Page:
Given the current economics of local government, one might think it’s the perfect time to flee to the private sector. Not so for Ray Kerridge.
It’s too soon to tell whether health insurance brokers are an endangered species on the cusp of going the way of the Dodo or, more recently, the travel agent.
For years, the debate over climate change centered almost exclusively on science: Is global warming occurring, and if so, are humans causing it? But with the economy still struggling, the argument has shifted to one of dollars and cents.
In 2006 the Legislature and Gov. Arnold Schwarzenegger enacted the California Global Warming Solutions Act. The objective of the act was to reduce greenhouse gas emissions in California to 1990 levels by 2020 and further reduce emissions by 80 percent of 1990 levels by 2050. The California Air Resources Board is charged with implementing the regulations.
It has been almost a year since California lawmakers reached an agreement on the most comprehensive overhaul of the state’s water management system in more than four decades.
Critiquing the federal government is something I usually consider outside my bailiwick. After all, what can I do sitting here in my Sacramento office to influence the actions of our president and Congress?
As mayor of Folsom, Jeff Starsky says it’s his job to keep people thinking positive and keep consumer confidence high. As far as his city is concerned, he seems to be doing a good job.
If lawmakers follow through on pending legislation in Washington, it could mean a boost for business for Capital Region credit unions.
Sometimes success is about seeing the potential of a hole in the ground. Well, it also takes a lot of meetings too; just ask the guys who turned the gravel pit on Power Inn Road into what is now Granite Regional Park.
Smaller landfills, fewer forest fires and more renewable energy — these are just a few perks California would get from increasing biomass energy, some experts say.
South of Mather Airport is a grassy field popular with nature lovers and school field trips, particularly in the spring when the vernal pools are in bloom.
Two years ago, I wrote in this column saying that Republican Congressman Dan Lungren might be in trouble in the November 2008 election. It seemed like a stretch at the time. Lungren had won re-election in 2006 with 59.5 percent of the vote against a weak Democrat, emergency room physician Bill Durston. However, a look at party registration trends showed that the district was trending Democratic. By 2008, the large registration edge enjoyed by Republicans this decade had all but disappeared.
When Barack Obama was running for president in 2008, he vowed that if elected he would take up George Bush’s failed 2007 effort to reform the nation’s immigration policy, secure U.S. borders and provide a path to citizenship for undocumented persons who had lived in America for years. Since then, however, issues such as health care reform have pushed immigration to the back burner.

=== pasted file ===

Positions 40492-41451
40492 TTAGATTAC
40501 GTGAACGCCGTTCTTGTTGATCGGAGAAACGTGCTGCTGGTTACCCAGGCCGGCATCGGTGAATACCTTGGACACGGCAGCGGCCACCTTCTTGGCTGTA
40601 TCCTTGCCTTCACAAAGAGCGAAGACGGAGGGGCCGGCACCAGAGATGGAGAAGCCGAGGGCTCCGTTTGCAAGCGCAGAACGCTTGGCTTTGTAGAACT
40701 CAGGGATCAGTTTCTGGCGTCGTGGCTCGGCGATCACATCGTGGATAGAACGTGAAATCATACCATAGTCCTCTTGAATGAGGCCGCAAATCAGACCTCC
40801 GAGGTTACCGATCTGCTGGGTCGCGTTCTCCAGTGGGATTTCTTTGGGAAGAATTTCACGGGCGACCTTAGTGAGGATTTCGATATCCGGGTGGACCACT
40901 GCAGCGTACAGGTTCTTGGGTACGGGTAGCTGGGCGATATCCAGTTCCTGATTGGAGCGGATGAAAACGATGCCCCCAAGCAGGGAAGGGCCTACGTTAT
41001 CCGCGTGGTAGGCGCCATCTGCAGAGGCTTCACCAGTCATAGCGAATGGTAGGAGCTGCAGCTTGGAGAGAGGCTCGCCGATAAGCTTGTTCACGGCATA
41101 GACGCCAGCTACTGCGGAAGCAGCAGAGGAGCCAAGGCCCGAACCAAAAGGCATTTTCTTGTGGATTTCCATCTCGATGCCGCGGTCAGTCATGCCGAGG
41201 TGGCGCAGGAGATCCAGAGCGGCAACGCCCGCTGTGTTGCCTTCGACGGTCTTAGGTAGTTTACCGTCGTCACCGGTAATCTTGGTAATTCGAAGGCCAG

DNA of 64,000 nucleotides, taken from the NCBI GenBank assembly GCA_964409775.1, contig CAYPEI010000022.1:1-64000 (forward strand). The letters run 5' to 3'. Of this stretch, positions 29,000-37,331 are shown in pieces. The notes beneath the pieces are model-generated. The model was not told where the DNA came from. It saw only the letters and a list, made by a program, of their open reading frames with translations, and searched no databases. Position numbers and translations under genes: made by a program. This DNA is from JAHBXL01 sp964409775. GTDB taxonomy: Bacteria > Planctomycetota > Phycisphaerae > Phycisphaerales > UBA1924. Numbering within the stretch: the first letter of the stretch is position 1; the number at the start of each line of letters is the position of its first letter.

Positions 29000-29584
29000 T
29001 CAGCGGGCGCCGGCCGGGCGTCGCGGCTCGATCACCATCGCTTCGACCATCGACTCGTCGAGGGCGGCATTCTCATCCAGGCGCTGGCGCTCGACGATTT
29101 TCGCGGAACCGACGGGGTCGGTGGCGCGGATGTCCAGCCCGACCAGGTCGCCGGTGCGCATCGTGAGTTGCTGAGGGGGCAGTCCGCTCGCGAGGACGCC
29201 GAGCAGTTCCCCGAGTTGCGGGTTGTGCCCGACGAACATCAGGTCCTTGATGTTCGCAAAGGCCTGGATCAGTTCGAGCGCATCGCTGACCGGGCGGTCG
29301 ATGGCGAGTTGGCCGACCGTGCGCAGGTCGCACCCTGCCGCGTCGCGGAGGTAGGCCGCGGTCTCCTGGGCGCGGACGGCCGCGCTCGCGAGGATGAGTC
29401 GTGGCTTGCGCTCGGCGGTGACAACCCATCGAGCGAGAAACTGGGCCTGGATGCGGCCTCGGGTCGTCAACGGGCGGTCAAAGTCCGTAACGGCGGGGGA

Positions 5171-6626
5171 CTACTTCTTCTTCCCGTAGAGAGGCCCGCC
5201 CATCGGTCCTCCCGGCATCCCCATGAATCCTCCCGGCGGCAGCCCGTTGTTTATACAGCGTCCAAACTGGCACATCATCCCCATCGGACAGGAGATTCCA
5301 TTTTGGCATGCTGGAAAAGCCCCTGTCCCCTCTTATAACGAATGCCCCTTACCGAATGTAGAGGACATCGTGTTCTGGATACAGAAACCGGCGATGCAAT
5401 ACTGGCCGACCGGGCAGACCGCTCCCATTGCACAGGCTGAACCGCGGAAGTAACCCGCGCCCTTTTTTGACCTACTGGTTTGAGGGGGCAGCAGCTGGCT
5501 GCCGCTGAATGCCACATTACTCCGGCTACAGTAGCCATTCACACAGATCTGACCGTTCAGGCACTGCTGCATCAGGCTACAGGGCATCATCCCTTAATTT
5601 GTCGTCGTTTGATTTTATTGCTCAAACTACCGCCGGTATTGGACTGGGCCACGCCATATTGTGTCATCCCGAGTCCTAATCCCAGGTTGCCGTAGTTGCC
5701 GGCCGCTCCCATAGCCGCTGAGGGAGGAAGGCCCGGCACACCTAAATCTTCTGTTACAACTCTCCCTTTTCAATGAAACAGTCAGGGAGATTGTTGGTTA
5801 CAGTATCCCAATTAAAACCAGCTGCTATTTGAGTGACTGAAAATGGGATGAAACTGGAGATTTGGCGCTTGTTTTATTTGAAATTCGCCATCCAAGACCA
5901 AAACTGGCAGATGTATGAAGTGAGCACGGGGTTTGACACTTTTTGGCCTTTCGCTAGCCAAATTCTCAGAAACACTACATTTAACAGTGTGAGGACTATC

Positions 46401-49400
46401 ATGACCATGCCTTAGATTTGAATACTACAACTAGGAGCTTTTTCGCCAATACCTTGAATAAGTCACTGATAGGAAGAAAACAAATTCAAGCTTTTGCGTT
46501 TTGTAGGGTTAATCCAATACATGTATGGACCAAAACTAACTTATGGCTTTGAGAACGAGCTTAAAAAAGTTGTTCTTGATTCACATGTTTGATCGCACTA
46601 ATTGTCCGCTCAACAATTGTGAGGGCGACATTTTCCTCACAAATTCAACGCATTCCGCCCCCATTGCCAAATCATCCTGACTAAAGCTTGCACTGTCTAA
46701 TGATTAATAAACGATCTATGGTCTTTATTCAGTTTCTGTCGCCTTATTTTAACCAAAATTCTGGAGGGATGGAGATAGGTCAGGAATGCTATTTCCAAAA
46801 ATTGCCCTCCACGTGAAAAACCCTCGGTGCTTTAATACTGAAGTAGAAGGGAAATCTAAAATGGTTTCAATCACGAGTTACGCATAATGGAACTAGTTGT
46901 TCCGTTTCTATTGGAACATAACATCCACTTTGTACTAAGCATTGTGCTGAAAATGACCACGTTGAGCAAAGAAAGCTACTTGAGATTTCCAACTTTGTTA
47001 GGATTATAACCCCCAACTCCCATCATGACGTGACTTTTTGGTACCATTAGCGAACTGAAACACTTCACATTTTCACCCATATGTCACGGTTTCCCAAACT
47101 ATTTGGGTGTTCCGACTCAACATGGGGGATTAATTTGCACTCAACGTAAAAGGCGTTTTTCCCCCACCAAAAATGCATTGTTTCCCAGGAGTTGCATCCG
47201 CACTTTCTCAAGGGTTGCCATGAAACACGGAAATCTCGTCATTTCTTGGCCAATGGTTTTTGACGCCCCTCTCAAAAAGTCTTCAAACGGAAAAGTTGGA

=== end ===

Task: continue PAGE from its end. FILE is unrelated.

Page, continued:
Sometimes, a building’s security needs can pop up unexpectedly during the design process.
How many farmers can say they spent their childhood bowling at Camp David or playing football with the Kennedy clan on the White House lawn? It’s the path Craig McNamara, 60, has taken from Washington, D.C., to his 450-acre organic walnut farm, and, at times, it was torturous.
Donna Lucas’ political acumen has made her one of the most respected public affairs strategists in the nation and one of the most influential people in California state government.
It’s no secret that city leaders have cut jobs, programs and services as quickly and responsibly as possible in response to economic malaise. But the numbers still fall short of filling growing budget gaps in jurisdictions across the region.
Stop me if you’ve heard this one: A lawyer dies young and arrives at the Pearly Gates.
“There must be some mistake!” he wails. “I’m only 31!”
St. Peter consults the records and disagrees. “Judging by the number of hours you’ve billed, you’re at least 73.”
From the moment Kevin Johnson began his 2008 campaign to unseat Sacramento Mayor Heather Fargo, he promised that, if elected, he would shake things up at City Hall. Now, slightly more than a year into his tenure, nobody can deny he has kept that promise.
Everyone seems to agree we are in a mess: collapsing state revenues, inadequate infrastructure, schools that don’t educate — you name it. So who is guilty? Here’s a rundown of the usual suspects and one new one.